One airline which can mean harder work than others is Ryanair. “We inherited a difficult position with them,” Dewar admits, referring to the Irish airline’s decision to cut routes from Edinburgh after a breakdown in talks over airport charges. “But we’re now working constructively with them and hope to persuade them a long-term deal is the right thing to do.”

But could the drive to attract more airlines put more pressure on the single runway? Are there plans to look at a second again? ‘We’ve no concerns about our capacity,” Dewar emphatically says. “We won’t need a second runway for a very long time. Our plans will keep pace with growth – a new runway is not an issue for us.”

Neither is the tram. Both Wilson and Dewar think it’s “fantastic” – Wilson points out the tracks from the top of the air traffic control tower – especially as through it the airport will be connected to the rail network at Haymarket and Edinburgh Park. But they agree that road access to the airport also needs improved. Of course, it’s not just the getting to the airport, but what happens when it comes to parking and getting inside that can rile passengers. The £1 drop-off charge for drivers was one of Dewar’s brainwaves the last time he was at the airport.

Wilson defers any questions on it to his boss. Dewar is unapologetic, but insistent there’s no plan to raise it – at the moment. “All the money raised from it has been invested into the airport facilities. It was introduced to stop a dangerous practice getting out of hand. It was a bad use of road space and passengers were having to weave in and out of cars.

“I think it was totally justified. It’s not on the agenda to be raised, but I would never rule anything out.”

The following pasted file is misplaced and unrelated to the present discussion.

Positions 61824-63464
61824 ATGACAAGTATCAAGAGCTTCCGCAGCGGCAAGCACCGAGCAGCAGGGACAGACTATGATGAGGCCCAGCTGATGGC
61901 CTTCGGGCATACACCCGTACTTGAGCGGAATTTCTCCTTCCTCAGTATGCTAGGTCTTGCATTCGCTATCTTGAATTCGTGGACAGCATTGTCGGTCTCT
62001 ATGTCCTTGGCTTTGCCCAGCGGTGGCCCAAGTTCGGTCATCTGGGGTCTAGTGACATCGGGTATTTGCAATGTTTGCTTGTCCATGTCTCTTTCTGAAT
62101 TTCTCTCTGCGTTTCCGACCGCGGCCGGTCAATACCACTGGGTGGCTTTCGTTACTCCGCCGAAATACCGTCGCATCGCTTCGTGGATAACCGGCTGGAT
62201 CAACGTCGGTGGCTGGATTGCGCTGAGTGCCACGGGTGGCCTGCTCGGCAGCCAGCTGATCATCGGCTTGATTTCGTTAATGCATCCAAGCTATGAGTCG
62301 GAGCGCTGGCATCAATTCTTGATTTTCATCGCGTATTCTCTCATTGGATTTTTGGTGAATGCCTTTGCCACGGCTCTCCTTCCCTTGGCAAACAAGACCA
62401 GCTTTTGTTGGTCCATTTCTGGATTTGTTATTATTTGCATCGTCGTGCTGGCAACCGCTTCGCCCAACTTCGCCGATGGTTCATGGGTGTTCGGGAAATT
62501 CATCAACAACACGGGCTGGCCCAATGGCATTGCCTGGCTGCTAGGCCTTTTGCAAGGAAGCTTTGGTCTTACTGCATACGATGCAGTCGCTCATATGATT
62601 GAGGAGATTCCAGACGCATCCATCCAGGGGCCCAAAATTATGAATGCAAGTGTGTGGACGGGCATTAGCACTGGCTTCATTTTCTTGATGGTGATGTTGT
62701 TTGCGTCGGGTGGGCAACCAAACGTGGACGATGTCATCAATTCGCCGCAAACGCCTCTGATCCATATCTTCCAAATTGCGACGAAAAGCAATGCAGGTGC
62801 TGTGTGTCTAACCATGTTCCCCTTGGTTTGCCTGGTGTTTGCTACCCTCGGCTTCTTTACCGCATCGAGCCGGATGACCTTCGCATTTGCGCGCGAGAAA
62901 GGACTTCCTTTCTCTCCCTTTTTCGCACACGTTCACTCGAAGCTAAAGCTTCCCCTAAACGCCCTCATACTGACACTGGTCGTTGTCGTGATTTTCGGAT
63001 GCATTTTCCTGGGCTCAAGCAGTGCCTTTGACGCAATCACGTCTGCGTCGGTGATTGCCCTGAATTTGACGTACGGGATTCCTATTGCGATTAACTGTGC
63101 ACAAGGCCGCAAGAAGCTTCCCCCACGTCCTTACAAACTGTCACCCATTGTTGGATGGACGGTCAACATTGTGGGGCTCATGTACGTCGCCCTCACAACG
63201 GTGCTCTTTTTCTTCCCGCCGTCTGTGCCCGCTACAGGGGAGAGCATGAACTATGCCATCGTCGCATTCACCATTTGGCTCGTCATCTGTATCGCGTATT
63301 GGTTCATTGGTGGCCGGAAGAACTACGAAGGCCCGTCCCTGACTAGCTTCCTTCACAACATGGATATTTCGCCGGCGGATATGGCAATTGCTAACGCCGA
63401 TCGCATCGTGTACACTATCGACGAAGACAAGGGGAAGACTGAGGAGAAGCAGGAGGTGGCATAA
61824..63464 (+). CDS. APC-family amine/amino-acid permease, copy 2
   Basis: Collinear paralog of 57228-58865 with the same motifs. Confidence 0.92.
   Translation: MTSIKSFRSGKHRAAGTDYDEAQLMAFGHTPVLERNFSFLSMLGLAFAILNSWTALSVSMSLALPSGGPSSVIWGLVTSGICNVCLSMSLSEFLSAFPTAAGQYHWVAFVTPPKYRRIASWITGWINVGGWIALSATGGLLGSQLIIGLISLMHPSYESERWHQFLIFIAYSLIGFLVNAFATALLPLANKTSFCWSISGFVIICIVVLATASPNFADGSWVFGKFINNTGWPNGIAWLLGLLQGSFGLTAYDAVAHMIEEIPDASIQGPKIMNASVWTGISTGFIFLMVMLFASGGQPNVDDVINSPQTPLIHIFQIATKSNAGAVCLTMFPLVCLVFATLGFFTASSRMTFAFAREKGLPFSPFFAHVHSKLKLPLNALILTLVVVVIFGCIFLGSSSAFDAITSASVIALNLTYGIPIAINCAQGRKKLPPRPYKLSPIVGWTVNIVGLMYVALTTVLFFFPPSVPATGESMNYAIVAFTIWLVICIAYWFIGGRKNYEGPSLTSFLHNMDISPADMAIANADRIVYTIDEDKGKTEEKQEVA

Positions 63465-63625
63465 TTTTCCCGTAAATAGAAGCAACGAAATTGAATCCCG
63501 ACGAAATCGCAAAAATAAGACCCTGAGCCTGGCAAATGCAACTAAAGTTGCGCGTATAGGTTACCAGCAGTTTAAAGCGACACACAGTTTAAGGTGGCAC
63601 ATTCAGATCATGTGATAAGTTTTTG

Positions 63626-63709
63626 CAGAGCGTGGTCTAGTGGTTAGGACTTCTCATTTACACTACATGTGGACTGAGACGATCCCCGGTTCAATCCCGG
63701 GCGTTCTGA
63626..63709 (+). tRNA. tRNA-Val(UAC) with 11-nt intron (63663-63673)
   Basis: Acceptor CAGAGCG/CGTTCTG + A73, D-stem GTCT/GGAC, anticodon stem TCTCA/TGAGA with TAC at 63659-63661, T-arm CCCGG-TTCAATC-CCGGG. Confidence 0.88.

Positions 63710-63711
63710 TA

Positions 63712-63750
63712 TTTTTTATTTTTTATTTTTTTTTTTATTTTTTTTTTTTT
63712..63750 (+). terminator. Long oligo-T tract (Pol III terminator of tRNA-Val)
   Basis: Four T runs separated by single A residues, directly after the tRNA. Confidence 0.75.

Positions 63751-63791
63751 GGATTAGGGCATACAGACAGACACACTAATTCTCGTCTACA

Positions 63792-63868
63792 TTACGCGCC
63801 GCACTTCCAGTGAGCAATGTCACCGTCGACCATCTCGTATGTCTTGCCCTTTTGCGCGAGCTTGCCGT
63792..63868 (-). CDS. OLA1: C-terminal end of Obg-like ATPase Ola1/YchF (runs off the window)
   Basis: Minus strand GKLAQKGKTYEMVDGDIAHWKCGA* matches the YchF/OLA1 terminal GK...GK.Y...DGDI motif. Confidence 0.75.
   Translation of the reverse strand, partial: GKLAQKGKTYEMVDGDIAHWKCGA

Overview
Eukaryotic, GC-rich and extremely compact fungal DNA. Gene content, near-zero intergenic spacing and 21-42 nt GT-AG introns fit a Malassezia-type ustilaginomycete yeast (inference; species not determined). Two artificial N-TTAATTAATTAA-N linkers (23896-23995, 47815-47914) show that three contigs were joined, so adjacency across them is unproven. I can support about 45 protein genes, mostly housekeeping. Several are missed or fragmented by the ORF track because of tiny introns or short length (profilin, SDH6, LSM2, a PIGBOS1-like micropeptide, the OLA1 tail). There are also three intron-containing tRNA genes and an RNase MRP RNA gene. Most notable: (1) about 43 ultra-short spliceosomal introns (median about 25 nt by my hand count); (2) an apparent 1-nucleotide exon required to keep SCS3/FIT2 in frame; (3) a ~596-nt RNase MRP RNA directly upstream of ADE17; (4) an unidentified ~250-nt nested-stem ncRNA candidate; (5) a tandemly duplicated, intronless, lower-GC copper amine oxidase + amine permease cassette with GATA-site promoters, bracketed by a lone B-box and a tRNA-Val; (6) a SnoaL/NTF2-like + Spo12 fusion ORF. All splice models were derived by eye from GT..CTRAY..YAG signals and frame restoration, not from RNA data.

For Wilson, his role is totally focused on making the passenger experience the best it can be. “But it’s a real team effort,” he says. “From baggage handling, to security, to getting a cup of coffee – the success of the airport is down to that experience so we have to all work collaboratively, sharing ideas about the future.

“But what really works in our favour is the Scottish welcome, the smile – that can make the whole thing enjoyable. And it’s why we’re voted the friendliest airport in the UK and the best in Europe in the five to ten million passenger bracket.”

The pair of them grin at each other. This time next year they could well break that ten million barrier.


AGED 45, Hibs supporter and Movember moustache-grower David is chief operating officer at Edinburgh Airport, accountable for financial and operational performance, customer service, fire service and risk management.

He previously worked for four-and-a-half years at Gatwick – the world’s busiest single runway airport – as head of capital projects and head of airside operations. Prior to that he had a similar job at Edinburgh Airport.

His airport career started, though, as a fire officer on the runway for 12 years, before he became a senior officer at Glasgow Airport.

For seven years before he set foot on the tarmac, he was with the 3rd Battalion, the Parachute Regiment.


AGED 46, the Hearts supporter is David’s boss.

Gordon is back as chief executive of Edinburgh Airport after a couple of years abroad running the airport in Bahrain. It’s his job to work with airlines, attracting new destinations and ensuring the current ones continue to want to fly out of Edinburgh.

His career began with Halcrow, managing the firm’s transport business in Scotland, before he moved to First Group to become managing director of east of Scotland bus operations. He latterly became commercial director for First ScotRail.

He joined Arriva as commercial director for the UK regions and was appointed managing director of Glasgow Airport with BAA in 2007. A year later he took up the same post at Edinburgh, where he also became chair of the Edinburgh Tourism Action Group.

He left in 2010 to be chief executive of Bahrain International, before coming home in June this year.